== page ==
Prenatal cocaine exposure
Prenatal cocaine exposure (PCE), theorized in the 1970s, occurs when a pregnant woman uses cocaine and thereby exposes her fetus to the drug.- Prenatal cocaine exposure
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Time during which one or more offspring develops inside a woman's womb.
Prenatal cocaine exposure is associated with premature birth, birth defects and attention deficit disorder.
Withdrawal syndrome of infants after birth caused by in utero exposure to drugs of dependence, most commonly opioids.
Neonatal abstinence syndrome does not happen in prenatal cocaine exposure.
American non-profit organization that pays drug addicts cash for volunteering for long-term birth control, including sterilization.
With the experience of helping the children through withdrawal and other health problems, she tried to get legislation passed in California that would have mandated long-term birth control for mothers who gave birth to babies who were exposed to cocaine as fetuses.
United States Marine who disappeared from Marine Corps Base Camp Lejeune, North Carolina on December 14, 2007.
"It all comes from fetal alcohol or fetal drug-use syndromes. Although our adoption agency claimed the child's background was satisfactory, we never met the mother. Maria's history was one of constant trouble—calls from the principals at her schools, arguments at sports activities, and a disrespectful attitude. We felt that enlisting in the Marines would be a turnaround for her, but it was a continuation of a problematic life."
United States Supreme Court decision that found Medical University of South Carolina's policy regarding involuntary drug testing of pregnant women to violate the Fourth Amendment.
In the fall of 1988, staff at a hospital operated by the Medical University of South Carolina became concerned about the prevalence of so-called "crack babies," as well as an increase in cocaine use among pregnant women receiving prenatal treatment at the hospital.
Drugs and medications should be avoided while pregnant.
Prenatal cocaine exposure (PCE) is associated with premature birth, birth defects, attention deficit hyperactivity disorder (ADHD), and other conditions.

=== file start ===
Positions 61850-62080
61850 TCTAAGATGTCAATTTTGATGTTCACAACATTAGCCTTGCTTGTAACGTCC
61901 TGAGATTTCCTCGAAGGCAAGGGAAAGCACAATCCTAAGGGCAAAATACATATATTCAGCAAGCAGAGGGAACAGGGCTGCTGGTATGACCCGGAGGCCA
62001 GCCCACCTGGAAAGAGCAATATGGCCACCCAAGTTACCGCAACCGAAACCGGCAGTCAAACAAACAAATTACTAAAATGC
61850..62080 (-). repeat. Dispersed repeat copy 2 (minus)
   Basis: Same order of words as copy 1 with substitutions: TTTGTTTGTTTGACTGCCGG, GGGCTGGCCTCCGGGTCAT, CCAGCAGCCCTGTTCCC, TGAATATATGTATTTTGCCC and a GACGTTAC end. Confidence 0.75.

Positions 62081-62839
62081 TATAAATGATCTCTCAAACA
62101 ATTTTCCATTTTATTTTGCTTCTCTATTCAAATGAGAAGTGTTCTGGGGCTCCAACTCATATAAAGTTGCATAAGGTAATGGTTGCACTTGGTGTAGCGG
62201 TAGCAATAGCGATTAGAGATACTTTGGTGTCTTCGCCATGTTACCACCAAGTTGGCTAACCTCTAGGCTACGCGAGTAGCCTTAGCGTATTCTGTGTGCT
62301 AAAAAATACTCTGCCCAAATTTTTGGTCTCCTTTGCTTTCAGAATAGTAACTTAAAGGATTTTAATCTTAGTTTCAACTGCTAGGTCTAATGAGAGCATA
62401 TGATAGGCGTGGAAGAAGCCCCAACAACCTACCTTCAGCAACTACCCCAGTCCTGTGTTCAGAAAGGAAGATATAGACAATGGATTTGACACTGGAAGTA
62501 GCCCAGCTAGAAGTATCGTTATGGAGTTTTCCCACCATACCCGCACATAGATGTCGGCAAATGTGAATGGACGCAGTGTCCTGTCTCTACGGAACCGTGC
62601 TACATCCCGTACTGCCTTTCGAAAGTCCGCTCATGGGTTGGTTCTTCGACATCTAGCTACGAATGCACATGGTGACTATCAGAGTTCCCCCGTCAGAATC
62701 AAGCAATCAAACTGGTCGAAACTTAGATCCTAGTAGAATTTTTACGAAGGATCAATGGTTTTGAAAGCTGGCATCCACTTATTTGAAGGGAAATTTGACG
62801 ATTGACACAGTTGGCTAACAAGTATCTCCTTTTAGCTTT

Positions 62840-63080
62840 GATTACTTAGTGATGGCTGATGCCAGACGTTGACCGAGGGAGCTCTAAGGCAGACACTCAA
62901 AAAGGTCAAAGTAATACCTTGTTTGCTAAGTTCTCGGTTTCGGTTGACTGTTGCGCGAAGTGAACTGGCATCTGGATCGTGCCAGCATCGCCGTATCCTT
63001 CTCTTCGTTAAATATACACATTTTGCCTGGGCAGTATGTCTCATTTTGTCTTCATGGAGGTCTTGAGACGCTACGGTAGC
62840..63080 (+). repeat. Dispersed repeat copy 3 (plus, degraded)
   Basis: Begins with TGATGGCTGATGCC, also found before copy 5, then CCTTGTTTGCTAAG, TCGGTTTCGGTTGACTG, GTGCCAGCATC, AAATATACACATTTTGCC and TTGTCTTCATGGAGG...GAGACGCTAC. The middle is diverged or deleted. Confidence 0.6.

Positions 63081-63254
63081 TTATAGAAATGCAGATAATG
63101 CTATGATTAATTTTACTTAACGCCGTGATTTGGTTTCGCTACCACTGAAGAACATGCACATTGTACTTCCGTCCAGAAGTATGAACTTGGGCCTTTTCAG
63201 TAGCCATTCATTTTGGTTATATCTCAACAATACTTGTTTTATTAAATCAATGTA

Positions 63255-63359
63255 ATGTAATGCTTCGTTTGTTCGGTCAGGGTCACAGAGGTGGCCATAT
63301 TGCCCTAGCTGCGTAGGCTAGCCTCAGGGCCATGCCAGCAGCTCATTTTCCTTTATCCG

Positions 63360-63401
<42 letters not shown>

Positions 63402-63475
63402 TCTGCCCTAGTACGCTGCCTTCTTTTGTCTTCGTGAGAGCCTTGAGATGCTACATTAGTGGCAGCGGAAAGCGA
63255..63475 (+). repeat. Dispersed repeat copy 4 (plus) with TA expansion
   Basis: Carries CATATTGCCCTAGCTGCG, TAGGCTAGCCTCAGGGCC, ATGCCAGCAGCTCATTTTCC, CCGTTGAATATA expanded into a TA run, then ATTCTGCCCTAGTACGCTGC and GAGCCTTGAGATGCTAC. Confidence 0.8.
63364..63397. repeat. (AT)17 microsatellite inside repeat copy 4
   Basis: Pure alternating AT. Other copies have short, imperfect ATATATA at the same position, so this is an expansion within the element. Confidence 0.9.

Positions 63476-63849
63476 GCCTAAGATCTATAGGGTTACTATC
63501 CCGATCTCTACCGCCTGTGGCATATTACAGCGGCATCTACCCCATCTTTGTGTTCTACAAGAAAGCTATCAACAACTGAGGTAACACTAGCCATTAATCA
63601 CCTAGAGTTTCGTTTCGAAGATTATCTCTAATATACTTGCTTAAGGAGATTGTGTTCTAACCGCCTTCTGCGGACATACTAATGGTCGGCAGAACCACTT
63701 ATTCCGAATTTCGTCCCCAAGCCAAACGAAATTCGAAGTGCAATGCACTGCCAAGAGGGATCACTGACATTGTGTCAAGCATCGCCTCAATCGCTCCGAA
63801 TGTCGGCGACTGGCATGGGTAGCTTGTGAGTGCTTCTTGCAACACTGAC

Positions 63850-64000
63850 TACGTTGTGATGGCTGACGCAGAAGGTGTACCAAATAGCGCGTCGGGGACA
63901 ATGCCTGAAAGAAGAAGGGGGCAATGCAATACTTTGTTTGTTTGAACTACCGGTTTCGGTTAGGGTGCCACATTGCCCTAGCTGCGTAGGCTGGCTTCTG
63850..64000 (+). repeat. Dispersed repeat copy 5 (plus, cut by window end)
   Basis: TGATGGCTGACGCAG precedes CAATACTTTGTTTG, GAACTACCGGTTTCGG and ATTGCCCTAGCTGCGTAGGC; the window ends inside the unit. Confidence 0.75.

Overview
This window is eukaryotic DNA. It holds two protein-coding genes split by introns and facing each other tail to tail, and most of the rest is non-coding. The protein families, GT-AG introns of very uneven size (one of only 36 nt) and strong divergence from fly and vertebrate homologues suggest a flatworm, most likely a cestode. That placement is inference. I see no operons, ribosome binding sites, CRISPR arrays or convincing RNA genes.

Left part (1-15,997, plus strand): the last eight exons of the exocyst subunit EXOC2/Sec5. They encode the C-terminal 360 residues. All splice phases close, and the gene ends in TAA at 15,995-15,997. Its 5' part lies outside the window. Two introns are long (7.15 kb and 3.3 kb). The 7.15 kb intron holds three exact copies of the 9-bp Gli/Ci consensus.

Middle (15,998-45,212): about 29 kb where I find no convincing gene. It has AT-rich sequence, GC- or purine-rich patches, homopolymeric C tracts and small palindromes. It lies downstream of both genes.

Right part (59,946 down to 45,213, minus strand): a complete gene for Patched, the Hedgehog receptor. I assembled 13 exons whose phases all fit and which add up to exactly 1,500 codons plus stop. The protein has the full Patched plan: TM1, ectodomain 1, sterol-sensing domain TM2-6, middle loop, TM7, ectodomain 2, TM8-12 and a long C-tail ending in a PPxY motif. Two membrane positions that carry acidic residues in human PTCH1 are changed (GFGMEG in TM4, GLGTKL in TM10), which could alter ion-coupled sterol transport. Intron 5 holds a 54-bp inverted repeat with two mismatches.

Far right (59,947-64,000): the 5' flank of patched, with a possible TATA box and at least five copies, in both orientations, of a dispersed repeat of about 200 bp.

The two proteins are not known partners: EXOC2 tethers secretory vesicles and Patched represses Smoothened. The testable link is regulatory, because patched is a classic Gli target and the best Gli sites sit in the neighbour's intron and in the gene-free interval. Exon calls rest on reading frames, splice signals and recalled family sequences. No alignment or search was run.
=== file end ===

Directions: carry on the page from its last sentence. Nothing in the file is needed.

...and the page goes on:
American 2007 autobiographical memoir by Felicia Pearson, with author David Ritz credited as a contributor and co-author.
The book chronicles Pearson's life in East Baltimore, including her birth as a 3 pound crack baby, her placement into foster care and her eight-year prison sentence in Jessup, Maryland, on second-degree murder charges.
Professor at the School of Law at the University of California, Los Angeles where she also holds appointments in Sociology and the Department of Chicana & Chicano Studies and Central American Studies.
In Misconceiving Mothers: Legislators, Prosecutors and the Politics of Prenatal Drug Exposure (1997), she documented the career of the "crack baby"/"crack mother" social problem in the media and public policy, situating it at the nexus of the abortion debate, the drug war, and competing discourses of criminalization and medicalization as they played out in the late 1980s.
Song by American rapper Kendrick Lamar from his debut studio album, Section.80 .
It addresses the high drug and medication tolerance of people born during the 1980s, who are referred to as "crack babies" in the song due to the crack epidemic that was notable during that period.
Cocaine intoxication refers to the subjective, desired and adverse effects of cocaine on the mind and behavior of users.
Studies have shown that cocaine usage during pregnancy triggers premature labor and may lead to abruptio placentae.